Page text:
In the UK It works like this:
If you feel you have a greater claim to a domain name than a current holder you can submit a request for adjudication to Nominet (the national governing body for domain names). If the domain is not currently being used or clearly not displaying content relevant to the domain name or infringes on a business or trade name then they will transfer the domain to the claimant. If it is less clear there is an appeals procedure where an aribitrator helps make the correct decision.
At least that is MY understanding of how it works. Here is their full guide: http://www.nominet.org.uk...resolving-domain-disputes
I have used this process a couple of times where people have come to me to design them a new website and the previous webhost claims they own the domain name (usually to stop their customers leaving them). This usually involves them registering the domain incorrectly with their names rather than the client details - something frowned on anyway as it is a legal requirement in the UK that anyone (other than private individual websites) must be contactable via the WHOIS service so if the domain is registered to the designer or hosting company it is clear that it is being sat on to prevent someone transferring to another service.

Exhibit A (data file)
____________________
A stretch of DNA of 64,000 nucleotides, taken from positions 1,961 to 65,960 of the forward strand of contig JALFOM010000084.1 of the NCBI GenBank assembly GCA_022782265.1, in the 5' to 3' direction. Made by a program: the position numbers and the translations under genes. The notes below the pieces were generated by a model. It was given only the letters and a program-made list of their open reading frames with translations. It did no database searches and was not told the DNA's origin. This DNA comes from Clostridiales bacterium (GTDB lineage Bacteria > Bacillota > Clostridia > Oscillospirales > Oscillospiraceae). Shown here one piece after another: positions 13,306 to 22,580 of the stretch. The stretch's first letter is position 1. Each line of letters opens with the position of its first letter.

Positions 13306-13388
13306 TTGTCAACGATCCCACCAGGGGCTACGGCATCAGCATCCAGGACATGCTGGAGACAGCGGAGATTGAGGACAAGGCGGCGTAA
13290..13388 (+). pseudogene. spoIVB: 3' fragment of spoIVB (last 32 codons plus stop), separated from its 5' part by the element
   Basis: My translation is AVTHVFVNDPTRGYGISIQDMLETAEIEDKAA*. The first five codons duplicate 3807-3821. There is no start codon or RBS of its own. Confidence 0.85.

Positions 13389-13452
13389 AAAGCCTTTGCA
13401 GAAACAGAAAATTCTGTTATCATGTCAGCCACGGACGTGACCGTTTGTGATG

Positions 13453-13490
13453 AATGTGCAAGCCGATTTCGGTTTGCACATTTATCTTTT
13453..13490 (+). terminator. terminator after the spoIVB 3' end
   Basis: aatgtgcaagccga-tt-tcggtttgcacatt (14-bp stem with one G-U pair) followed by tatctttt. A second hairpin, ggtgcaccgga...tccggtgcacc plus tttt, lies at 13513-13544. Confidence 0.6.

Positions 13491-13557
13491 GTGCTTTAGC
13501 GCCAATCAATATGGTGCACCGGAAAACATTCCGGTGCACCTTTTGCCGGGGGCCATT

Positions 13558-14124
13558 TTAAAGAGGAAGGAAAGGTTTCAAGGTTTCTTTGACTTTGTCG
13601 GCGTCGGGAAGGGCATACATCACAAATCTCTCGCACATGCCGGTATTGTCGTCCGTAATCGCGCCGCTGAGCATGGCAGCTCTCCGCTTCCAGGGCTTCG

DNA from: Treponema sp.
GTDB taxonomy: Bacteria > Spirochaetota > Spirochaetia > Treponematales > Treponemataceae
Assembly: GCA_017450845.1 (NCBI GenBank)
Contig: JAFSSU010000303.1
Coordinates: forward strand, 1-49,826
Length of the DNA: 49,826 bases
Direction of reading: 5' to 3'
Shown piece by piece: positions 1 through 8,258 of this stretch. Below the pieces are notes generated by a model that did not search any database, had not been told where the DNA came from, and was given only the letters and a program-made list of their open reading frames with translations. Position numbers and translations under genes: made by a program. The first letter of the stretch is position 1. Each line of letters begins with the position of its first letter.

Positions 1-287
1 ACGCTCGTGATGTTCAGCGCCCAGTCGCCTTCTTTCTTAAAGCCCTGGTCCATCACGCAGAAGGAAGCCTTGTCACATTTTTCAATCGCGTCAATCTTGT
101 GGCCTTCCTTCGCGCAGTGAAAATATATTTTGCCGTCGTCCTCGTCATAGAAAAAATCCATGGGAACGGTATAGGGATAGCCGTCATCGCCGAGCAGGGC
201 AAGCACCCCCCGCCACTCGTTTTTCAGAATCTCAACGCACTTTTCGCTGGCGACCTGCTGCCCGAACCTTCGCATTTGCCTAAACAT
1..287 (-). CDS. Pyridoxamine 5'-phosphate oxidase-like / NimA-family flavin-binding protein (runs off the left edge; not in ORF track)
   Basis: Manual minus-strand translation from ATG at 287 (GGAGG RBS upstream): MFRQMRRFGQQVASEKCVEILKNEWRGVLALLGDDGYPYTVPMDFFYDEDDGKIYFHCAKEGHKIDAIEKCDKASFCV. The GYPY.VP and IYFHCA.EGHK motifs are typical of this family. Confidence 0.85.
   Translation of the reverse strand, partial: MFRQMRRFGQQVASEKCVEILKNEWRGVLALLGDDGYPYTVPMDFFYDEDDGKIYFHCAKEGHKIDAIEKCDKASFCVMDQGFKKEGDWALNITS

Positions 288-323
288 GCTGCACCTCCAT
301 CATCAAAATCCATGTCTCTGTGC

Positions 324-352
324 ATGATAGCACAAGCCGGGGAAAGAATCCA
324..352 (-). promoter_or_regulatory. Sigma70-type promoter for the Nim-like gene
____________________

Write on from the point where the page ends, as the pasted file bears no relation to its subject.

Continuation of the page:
In the US this is just blatant extortion - I have been doing some work for a local company and their .com domain had lapsed. When I went to see about registering again it is now described as a 'premium' name (it isn't it is very specific to one small 2 person firm and no use to anyone else) and they want hundreds of dollars to return it. As far as I can tell there is no way in the wild west US internet to get around this blatant ripoff scam.
The same happened to me a number of years ago - I used a domain registrar to look up the availability of carolhaynes.com - it was available (for about £15) but when I came back the next day to purchase it the price had shot up to £300. Needless to say I didn't buy it. Six months later I tried again (this time through a UK registrar) and secured it for the normal price!